“[R]adical Islamism is a modern philosophy, not just a heap of medieval prejudices. In its sundry versions, it draws on local and religious roots, just as it claims to do. But it also draws on totalitarian inspirations from 20th-century Europe….
“In today’s Middle East, the various radical Islamists, basking in their success, paint their liberal rivals and opponents as traitors to Muslim civilization, stooges of crusader or Zionist aggression. And, weirdly enough, all too many intellectuals in the Western countries have lately assented to those preposterous accusations, in a sanitized version suitable for Western consumption….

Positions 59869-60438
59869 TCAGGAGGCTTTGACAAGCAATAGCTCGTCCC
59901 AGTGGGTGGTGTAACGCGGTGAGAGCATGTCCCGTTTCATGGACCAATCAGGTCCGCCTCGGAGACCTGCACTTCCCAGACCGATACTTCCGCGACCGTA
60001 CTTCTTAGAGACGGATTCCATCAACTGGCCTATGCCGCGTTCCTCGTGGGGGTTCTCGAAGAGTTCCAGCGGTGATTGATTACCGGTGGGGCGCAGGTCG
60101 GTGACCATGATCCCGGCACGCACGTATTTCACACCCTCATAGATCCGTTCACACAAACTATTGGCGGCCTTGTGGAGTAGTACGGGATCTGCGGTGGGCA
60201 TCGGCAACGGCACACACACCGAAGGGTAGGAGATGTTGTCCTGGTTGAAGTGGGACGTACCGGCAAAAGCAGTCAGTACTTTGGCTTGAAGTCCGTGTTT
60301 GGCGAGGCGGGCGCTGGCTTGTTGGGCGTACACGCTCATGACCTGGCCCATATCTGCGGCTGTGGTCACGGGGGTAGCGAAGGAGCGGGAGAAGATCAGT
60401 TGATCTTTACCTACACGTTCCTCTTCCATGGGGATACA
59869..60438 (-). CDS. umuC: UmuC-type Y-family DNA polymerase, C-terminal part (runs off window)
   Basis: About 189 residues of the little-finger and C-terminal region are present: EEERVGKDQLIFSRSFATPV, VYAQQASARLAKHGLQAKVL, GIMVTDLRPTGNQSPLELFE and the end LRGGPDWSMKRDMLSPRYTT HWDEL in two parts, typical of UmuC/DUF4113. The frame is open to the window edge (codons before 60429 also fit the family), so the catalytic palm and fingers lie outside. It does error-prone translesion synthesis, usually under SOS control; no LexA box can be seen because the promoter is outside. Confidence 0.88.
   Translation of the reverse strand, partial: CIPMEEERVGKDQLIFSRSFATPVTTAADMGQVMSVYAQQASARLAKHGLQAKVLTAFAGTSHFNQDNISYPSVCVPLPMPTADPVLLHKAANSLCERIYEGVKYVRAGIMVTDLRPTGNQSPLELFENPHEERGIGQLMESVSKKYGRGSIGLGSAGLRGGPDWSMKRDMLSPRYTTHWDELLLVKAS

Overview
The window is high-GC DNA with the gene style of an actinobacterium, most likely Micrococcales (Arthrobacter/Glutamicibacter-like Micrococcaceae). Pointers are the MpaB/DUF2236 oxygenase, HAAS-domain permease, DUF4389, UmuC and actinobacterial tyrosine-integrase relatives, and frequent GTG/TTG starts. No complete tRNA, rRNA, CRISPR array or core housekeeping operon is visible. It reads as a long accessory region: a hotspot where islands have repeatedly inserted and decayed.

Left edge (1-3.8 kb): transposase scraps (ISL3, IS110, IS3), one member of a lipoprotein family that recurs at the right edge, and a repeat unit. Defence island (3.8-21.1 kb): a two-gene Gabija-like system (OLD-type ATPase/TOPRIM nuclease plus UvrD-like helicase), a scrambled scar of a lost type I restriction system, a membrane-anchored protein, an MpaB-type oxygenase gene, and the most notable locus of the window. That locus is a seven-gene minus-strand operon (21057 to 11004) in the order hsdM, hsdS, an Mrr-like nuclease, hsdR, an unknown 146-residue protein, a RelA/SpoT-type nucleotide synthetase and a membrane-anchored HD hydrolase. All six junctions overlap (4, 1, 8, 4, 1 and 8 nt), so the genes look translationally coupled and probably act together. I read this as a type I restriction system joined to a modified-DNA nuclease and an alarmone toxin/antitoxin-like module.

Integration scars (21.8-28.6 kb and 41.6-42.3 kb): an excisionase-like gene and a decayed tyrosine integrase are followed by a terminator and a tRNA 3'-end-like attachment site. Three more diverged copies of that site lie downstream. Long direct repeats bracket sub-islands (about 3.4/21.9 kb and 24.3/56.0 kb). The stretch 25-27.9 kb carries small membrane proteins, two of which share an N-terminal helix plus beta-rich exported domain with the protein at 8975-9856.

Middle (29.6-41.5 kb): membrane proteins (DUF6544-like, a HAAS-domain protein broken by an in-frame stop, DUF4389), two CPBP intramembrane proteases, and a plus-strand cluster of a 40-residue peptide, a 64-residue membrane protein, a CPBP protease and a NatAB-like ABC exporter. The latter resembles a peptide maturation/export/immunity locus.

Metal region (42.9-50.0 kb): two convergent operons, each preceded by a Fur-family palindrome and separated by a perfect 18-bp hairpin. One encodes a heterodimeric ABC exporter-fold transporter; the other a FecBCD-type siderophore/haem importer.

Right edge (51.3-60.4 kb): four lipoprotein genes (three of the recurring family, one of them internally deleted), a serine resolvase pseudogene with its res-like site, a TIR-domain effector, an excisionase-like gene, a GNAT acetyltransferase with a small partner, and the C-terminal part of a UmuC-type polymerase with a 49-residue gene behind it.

“Muslim liberals find themselves routinely berated in the highbrow magazines and the universities as deracinated nonentities, alienated from the Muslim world…. as if any writer from a Muslim background who fails to adhere to at least a few anti-imperialist or anti-Zionist tenets of the Islamist doctrine must be incapable of thinking his or her own thoughts.”
— Paul Berman, writing in this commentary in the New York Times